Author ORCID Identifier


Date of Award


Degree Type


Degree Name

Doctor of Philosophy (PhD)



First Advisor

Gangli Wang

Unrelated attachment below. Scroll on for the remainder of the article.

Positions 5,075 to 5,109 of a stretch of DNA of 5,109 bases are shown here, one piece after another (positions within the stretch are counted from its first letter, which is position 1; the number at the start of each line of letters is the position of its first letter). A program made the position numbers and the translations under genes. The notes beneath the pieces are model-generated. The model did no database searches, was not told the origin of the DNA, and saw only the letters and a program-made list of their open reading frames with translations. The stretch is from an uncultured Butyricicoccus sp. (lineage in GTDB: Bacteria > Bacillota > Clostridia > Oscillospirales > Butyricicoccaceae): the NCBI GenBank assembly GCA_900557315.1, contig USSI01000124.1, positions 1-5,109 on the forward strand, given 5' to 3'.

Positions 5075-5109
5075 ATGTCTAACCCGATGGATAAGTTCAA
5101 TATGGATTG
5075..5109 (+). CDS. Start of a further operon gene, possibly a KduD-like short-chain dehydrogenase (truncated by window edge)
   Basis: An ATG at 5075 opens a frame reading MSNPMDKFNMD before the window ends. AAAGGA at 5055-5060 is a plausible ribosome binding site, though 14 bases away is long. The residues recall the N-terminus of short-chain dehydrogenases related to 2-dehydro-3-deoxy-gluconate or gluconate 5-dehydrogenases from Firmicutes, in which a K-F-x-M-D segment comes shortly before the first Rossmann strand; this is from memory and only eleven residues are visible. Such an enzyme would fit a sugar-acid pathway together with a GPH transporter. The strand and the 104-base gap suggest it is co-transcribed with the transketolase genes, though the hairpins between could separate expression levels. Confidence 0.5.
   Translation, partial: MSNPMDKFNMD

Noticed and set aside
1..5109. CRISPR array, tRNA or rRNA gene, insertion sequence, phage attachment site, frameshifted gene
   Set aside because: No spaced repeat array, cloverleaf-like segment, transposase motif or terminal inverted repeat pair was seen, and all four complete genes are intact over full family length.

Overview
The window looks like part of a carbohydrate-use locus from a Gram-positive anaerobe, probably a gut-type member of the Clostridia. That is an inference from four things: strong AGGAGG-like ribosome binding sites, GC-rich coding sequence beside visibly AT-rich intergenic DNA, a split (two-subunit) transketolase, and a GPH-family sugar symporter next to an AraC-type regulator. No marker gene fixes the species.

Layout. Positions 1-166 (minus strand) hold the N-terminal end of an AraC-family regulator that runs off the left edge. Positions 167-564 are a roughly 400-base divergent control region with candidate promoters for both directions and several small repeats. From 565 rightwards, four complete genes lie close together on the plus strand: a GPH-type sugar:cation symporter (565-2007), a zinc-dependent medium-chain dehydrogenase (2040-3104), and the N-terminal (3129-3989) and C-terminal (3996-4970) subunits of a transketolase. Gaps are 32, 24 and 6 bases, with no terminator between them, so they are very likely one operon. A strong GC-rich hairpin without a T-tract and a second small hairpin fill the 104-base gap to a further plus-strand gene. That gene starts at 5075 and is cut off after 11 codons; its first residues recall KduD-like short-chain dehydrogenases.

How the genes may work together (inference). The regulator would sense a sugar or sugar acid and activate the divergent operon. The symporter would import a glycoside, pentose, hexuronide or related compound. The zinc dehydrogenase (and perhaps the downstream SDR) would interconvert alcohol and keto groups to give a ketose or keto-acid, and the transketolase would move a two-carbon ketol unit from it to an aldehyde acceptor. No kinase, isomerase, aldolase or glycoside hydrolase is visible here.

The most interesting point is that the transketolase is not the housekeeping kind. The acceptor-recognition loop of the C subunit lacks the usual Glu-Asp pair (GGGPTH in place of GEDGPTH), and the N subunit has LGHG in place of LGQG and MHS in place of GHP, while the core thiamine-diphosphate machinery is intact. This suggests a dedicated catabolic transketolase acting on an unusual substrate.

Crystallization of biomacromolecules, a crucial solute-to-solid phase transition, presents technical challenges but is of immense importance for structural determination and pharmaceutical applications. A significant obstacle in traditional experimental methodologies, which are generally trial-and-error and ensemble-based, is characterizing and controlling the asynchronous and dynamic nucleation process. This dissertation introduces a novel single-entity method, named the Nanoscale Actively Controlled method (NanoAC), capable of synthesizing protein crystals one at a time under active control to achieve superior crystal quality. NanoAC utilizes unique ion transport properties arising from nanoconfinement effects in single nanopipettes to spatiotemporally tailor the kinetics and thermodynamics of supersaturation. The method integrates optical and electroanalytical techniques for real-time monitoring, providing feedback for actively controlling phase transitions at the nanoscale interface. Using the protein lysozyme as a prototype, electrical and optical signatures for nucleation are established, enabling the quantification of early-stage kinetics. By tailoring the rate of subsequent crystal growth, the X-ray diffraction quality is significantly improved to atomic resolution, and the crystal habits are regulated. Additionally, this dissertation explores fundamental ion transport behaviors through single nanopipettes, with a focus on negative differential resistance as a new principle for designing advanced logic functions and capabilities in iontronics, neuromorphic computing, and broadly defined processes of ion transport separation, energy harvesting, storage, and conversion.


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